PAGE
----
FDA commissioner Scott Gotlieb’s resignation announcement was greeted with uncertainty among supplement industry figures gathered in Anaheim for Natural Products Expo West, with many questioning what to expect from the agency’s efforts toward clarity around hemp CBD.
The commissioner has been viewed generally favorably and accepted as a person who understood challenges in the supplements industry and was willing to work with trade associations toward reform. The commissioner had recently spoken of a “pathway” to acceptance of hemp CBD as a dietary ingredient. With Gottlieb leaving, many in the industry are wondering whether progress the commissioner hinted at would be slowed or ended entirely.
American Herbal Products Association President Michael McGuffin described Gottlieb as the most engaged commissioner he’s worked with in the decades he’s spent representing the supplements industry. “No other commissioner has embraced the agency, and his public role, anywhere near as effectively as Scott Gottlieb,” McGuffin said. Gottlieb’s statement Feb. 11 about efforts to modernize and reform FDA oversight of supplements was delivered “in a respectful manner,” McGuffin said.
But losing Gottlieb could mean movement around CBD will stall, McGuffin said. “Everybody's crying out for some sort of rational clarity and there's none. This slows it down, at best.” By most accounts, the FDA’s approach to CBD has been to enforce regulations on health claims and manufacturing process and avoid the larger questions of whether it is a legitimate dietary ingredient. A new commissioner could take a very different approach.
United Natural Products Association President Loren Israelsen also said Gottlieb will be missed—“He was one of the best and more competent commissioners as we've seen in a very long time."—but expressed concerns similar to McGuffin’s about CBD. Slowing action at the federal level doesn’t call for a change in course for supplement trade groups, however, Israelsen said. “We need to be ready for CBD discussions,” said Israelsen, who added that he believes that coming FDA hearings on CBD and supplement regulation will go forward. “I have to believe that the commissioner’s decision wasn’t made this morning,” Israelsen said. “If I had to guess, I’d say those two meetings go ahead.”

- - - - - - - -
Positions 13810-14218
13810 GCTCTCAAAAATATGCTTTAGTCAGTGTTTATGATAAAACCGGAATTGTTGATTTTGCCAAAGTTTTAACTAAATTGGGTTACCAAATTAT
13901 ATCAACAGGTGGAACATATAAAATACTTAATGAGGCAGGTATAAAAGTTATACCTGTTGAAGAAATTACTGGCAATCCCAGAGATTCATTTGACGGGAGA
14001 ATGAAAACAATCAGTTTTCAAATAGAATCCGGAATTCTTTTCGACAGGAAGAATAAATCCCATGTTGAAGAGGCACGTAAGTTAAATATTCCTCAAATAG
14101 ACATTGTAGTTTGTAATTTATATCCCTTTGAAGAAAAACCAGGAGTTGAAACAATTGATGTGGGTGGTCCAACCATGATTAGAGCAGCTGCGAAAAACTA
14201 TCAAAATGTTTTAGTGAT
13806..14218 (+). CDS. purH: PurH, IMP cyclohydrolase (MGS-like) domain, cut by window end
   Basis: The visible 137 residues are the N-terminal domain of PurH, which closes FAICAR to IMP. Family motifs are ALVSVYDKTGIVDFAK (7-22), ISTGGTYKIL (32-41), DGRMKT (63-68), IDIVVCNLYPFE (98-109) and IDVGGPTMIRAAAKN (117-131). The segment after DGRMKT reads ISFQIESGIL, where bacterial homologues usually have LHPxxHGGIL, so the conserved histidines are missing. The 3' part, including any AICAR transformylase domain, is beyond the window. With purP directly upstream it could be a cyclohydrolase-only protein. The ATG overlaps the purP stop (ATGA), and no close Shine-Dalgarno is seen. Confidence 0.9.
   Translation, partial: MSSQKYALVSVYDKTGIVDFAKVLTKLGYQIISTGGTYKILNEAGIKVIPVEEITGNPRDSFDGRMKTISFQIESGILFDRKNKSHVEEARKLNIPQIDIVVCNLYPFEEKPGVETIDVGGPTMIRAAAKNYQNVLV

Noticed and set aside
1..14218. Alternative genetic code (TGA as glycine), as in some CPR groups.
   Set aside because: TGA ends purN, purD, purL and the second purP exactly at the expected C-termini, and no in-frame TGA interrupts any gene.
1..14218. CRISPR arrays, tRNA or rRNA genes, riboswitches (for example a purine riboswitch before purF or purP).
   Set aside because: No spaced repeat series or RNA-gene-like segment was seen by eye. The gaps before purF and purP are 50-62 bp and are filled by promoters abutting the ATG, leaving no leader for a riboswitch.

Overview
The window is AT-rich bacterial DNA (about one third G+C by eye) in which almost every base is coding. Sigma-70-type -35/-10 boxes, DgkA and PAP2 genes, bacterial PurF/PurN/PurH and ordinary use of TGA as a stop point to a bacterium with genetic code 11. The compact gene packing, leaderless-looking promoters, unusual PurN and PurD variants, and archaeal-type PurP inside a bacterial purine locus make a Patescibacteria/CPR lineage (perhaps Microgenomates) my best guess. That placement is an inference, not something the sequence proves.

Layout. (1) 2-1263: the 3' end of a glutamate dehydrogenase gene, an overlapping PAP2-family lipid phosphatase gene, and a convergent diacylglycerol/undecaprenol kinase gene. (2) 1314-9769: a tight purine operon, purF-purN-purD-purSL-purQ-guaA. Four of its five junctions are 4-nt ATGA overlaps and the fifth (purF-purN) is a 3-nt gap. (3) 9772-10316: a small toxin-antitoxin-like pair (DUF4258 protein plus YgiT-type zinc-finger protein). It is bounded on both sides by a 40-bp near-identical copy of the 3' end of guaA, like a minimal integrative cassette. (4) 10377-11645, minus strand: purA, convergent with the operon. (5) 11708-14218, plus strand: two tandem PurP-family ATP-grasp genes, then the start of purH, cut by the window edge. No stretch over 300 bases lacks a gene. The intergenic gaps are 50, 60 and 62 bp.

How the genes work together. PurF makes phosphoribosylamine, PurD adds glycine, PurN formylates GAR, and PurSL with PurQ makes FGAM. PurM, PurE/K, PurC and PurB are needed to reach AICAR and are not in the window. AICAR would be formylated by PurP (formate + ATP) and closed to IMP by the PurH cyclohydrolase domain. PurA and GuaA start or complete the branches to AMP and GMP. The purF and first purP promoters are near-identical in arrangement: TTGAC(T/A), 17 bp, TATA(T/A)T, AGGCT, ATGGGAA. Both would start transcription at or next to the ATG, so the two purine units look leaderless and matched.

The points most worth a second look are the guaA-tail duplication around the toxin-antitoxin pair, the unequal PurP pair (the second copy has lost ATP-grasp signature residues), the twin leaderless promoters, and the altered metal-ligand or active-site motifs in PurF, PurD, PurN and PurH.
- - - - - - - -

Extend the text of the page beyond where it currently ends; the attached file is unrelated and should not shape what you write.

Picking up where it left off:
Steve Mister, president and CEO of the Council for Responsible Nutrition, said he’d be surprised if any significant progress toward clarity will happen between Gottlieb’s departure next month and appointment of a new commissioner. Taking action on CBD would be too much to expect without a commissioner in place, he said. “Anytime an agency is without its head, you are less likely to see those kinds of bold actions.”
Mister described elements in Gottlieb’s approach to supplements as “refreshing,” particularly actions taken by the Office of Dietary Supplements, created not long before Gottlieb became commissioner, but said he doesn’t expect supplements to be a focus of the nominating process for a new commissioner. “Dietary supplements are not the number one priority of the FDA.”
News of Gottlieb’s departure was greeted with a mix of surprise and concern in the halls at Expo West. “We don't know who's going to replace him and it just might mean a slow down for one of my many dinner bets, which is that CBD will be rationalized by the end of the year,” said Tom Aarts, managing director of Nutrition Advisors. “I think the commissioner was actually trying to figure how do we solve this problem.”
Just off stage from his panel appearance at the Natural Products Hemp and CBD Summit, lawyer Jason Sapsin said he was worried that a new commissioner will not put emphasis on finding a regulatory answer for CBD. “I don't know if another subsequent Commissioner will be equally committed, and it's not as if the agency has a ton of resources,” said Sapsin, who practices with Faegre Baker Daniels LLP. “They don't have a lot of people sitting around to try to tackle these policy objectives.”
Ivan Wasserman, managing partner at Amin Talati Upadhye LLP, praised Gottlieb’s “willingness to work with stakeholders” on CBD and said he expects that engagement to continue. “My sense is, it will,” Wasserman said. “Unless there's some politics behind the scenes that we don't know about, that any of these particular initiatives drove him out.”
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This article originally appeared on www.newhope.com.